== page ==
- Utz Brands is bringing its Zapp’s potato chip brand into the fast-growing pretzel category, the snack maker said in a statement.
- The company said Zapp's Sinfully-Seasoned Pretzel Stix are available in Voodoo — a blend of sweet, spicy, and Cajun — and Jazzy Honey Mustard.
- Previously associated with rods or the customary folded shape dusted with salt, the once commoditized $1.7 billion pretzel category has seen its popularity grow amid new premium offerings in recent years.
With pretzels shedding their sleepy image as a bar or airplane snack, Utz is doubling down on its presence in the category.
The Pennsylvania-based snack company is no stranger to pretzels with Utz, Bachman and Good Health among the brands in its portfolio playing in the category. Its Utz brand was the fourth-largest pretzel offering for the week ended Aug. 7 with sales of $160 million, an increase of 22% from a year ago, according to IRI. Bachman was 10th at $12.4 million.
But Utz Brands is diving further into pretzels through Zapp's, one of the fastest-growing potato chip brands in snack foods, according to the company, by taking the brand known for unique flavors and bringing it into an entirely new category.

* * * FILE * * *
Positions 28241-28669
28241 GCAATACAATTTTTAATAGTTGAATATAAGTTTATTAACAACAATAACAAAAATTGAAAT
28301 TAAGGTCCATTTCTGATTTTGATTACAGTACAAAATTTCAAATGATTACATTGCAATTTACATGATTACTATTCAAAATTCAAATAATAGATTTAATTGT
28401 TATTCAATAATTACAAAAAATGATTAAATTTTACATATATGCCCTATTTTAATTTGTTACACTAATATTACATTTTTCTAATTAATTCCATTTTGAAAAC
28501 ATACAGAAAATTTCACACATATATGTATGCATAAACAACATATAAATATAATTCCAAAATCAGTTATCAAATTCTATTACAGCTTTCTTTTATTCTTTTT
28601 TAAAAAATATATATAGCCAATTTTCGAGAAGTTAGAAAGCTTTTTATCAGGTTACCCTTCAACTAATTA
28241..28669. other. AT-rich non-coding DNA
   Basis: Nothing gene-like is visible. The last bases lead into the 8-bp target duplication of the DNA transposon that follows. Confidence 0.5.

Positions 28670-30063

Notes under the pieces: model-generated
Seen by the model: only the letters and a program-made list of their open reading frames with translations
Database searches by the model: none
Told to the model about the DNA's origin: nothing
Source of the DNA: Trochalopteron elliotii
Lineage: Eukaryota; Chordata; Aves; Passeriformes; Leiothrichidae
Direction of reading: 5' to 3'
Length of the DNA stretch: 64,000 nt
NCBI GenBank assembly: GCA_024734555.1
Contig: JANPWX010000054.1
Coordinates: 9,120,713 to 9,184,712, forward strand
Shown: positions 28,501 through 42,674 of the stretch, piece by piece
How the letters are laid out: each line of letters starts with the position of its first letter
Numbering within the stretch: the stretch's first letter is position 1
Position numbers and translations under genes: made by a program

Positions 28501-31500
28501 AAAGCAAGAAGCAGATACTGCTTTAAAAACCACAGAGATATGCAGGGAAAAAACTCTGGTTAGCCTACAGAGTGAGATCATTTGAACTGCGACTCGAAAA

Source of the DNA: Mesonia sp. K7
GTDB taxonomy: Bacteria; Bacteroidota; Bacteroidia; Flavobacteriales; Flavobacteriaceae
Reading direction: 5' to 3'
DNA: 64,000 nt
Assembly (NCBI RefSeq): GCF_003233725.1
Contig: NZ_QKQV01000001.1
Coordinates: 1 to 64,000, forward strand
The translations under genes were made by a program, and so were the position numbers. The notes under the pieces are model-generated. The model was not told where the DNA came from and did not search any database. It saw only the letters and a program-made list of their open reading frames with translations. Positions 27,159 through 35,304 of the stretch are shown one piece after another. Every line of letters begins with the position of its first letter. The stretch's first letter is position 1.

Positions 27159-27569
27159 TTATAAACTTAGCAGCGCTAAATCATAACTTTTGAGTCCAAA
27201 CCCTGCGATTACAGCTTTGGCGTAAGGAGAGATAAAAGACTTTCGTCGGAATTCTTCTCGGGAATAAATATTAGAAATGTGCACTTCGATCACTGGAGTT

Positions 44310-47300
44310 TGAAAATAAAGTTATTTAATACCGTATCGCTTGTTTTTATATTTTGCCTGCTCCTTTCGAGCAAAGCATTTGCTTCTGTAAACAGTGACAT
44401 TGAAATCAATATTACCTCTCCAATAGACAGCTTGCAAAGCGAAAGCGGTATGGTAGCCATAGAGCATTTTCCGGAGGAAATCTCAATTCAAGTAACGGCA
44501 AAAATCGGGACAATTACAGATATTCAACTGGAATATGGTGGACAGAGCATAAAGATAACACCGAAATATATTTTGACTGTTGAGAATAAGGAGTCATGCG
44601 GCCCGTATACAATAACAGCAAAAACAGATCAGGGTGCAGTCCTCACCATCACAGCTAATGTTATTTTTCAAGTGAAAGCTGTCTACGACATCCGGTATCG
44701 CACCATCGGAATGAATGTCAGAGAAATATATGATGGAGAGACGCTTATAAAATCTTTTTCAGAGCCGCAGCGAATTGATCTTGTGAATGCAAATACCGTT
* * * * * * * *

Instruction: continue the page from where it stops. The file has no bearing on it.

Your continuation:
Founded in 1985 by Ron Zappe, Zapp's New Orleans Kettle Style Potato Chips include flavors like Cajun Dill Gator-Tators, Spicy Cajun Crawtators, Hotter 'N Hot Jalapeno and Mesquite Bar-B-Que.
Stacey Schultz, Utz Brands’ senior vice president of marketing, called out their unique seasonings in a statement, saying the new pretzels are geared toward shoppers “who expect big, bold flavor” while noting they are “daringly different."
The premiumization shift infiltrating pretzels has been largely directed to new and novel flavors, mirroring what has previously taken place in other categories like craft beer. Utz is aiming to capitalize on this growth.
Premium pretzels received a major boost last November when Hershey announced it was buying fast-growing Dot’s Homestyle Pretzels and its Midwest co-manufacturer Pretzels Inc., for $1.2 billion. The acquisition helped raise awareness of the pretzel category and showed consumers were willing to pay more for a unique, premium product.
Pretzel sales rose 16.2% to $1.7 billion during the 52 weeks that ended August 7, according to IRI. The North American pretzel market is expected to top $2.1 billion by 2027, a compound annual growth rate of 4%, Imarc estimated.